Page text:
ER Doctors Are Bringing Patients Back From the Dead

Darragh O’Carroll, MD

Using a machine from the 1950s.

A sincere thank you is all Conrad said one week after being brought to Sharp Memorial Hospital in San Diego for a uniformly fatal allergic reaction to peanuts. He would not have uttered these two words had he been brought to virtually any other emergency department in the United States. At almost every other ER, Conrad would have certainly died.

The summer of 2016, Conrad, a 28-year-old youth Jiu Jitsu instructor from San Diego, was having a regular family dinner at a local Chinese restaurant. He had lived his whole life with a severe allergy to peanuts, and thus carried an epinephrine injection with him at all times. That night he avoided the traditional Chinese dishes, knowing they had been simmering in peanut oil for hours. But he reached for a couple of steamed dumplings, assuming they were peanut-free. After several minutes he knew something was terribly wrong.

What started as a feeling of anxiousness and trouble breathing rapidly progressed; soon he was unconscious on the floor. The dumplings had been full of peanuts, and were now in his gut, which was releasing a constant flood of allergic hormones. Paramedics arrived and immediately intubated Conrad, putting him on a breathing machine.

According the doctor who treated Conrad in the ER, Andrew Eads, Conrad's body was so starved of oxygen by the time he arrived at the hospital that he looked "dead and purple." Despite maximal medical treatment, massive doses of epinephrine, 100 percent pure oxygen from the breathing machine, and enormous doses of steroids, Conrad's lungs were swollen shut and unable to move any air.

"His lungs were so tight he couldn't exhale. I put my full body weight on his chest and could barely squeeze anything out," Eads remembers. Conrad's lungs were too inflamed, too constricted, and too swollen to sustain any life. The standard strategy would have been to keep giving steroids and epinephrine, increase the pressure of the ventilation machine, add some magnesium and hope that eventually his lungs would loosen up before they popped. But in Conrad's case, the dumplings still had to traverse 25 feet of intestine. He wasn't going to improve any time soon.

"He would not have lasted another 20 minutes," Eads says. It was at that point that Eads, with the help of critical care physician Kevin Shaw, placed him on cardiopulmonary bypass, aka Extracorporeal Membrane Oxygenation, or ECMO (pronounced "Eck-mo") for short. It saved Conrad's life: He walked out of the hospital weeks later like nothing had happened, apart from a scar on his neck.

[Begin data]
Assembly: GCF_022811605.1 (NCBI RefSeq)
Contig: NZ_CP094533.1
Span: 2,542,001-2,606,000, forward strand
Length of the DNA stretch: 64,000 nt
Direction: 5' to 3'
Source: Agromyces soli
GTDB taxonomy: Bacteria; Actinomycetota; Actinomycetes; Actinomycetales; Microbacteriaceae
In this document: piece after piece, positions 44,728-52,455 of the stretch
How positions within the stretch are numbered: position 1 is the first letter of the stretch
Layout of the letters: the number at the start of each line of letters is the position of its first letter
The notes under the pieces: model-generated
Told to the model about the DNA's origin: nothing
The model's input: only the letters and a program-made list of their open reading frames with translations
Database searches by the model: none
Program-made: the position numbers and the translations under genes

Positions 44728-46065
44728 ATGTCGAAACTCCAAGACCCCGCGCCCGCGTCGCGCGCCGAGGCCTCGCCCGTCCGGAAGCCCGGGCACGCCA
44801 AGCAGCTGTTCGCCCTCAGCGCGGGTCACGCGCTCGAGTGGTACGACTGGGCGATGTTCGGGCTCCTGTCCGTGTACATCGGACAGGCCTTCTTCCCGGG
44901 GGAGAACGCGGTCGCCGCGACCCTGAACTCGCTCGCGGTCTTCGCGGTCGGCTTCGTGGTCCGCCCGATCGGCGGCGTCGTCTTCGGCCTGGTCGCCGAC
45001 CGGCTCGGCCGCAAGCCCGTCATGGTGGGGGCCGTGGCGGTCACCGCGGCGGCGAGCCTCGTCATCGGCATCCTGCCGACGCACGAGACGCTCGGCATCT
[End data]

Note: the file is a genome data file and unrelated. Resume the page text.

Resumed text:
Until 2010, CPR was an emergency physician's only means of extending life. But the use of ECMO in select patients has become a new bridge to life-saving interventions. ECMO in theory is very simple and builds off the physiology of CPR: In CPR we take over the three main functions of the heart and lungs—oxygenate blood, remove carbon dioxide from blood, and pump the blood to the rest of the body. During CPR, a beating heart is simulated by chest thrusts at 100 times per minute, and air is passed through the lungs by a breathing tube and oxygen bag instead of the patient's own diaphragm. CPR, with its first successful documented case in 1903, will continue to save lives, but will always remain a crude replacement for a functional heart and pair of lungs.

In ECMO, large tubes are inserted into the great vessels of the groin or neck to withdraw the entire circulating blood volume. The blood is then passed between a membrane that transfers oxygen and carbon dioxide, warmed, and pumped back into the patient. Unlike the physically demanding chests thrusts and loud sounds of cracking ribs and a creaking gurney with CPR, ECMO is quiet, featuring only the elegant hum of the pressure pump.

ECMO was initially conceived in the 1950s to use on premature infants with fatally immature lungs, and like most 1950s machines, the contraption took up nearly a whole room. It was further refined in subsequent decades and the machine continued to decrease in size, but in adults was reserved for planned procedures such as open heart surgery in sterile, quiet, and controlled operating rooms. Other than the size, the underlying indication of ECMO has changed very little: If the heart or lungs are not working, get machines to take over.

But nobody ever thought to bring ECMO from the OR down to the ER, where hearts and lungs stop working all the time. Advances in materials technology have decreased the size of ECMO machines to that of a boombox, however the real leap came in the form of human pioneering. Aside from scattered reports in Japan, nobody had ever thought of this—using technology that has existed since the 1950s in an often malodorous, loud, and chaotic ER. Not until Joe Bellezzo and Zack Shinar.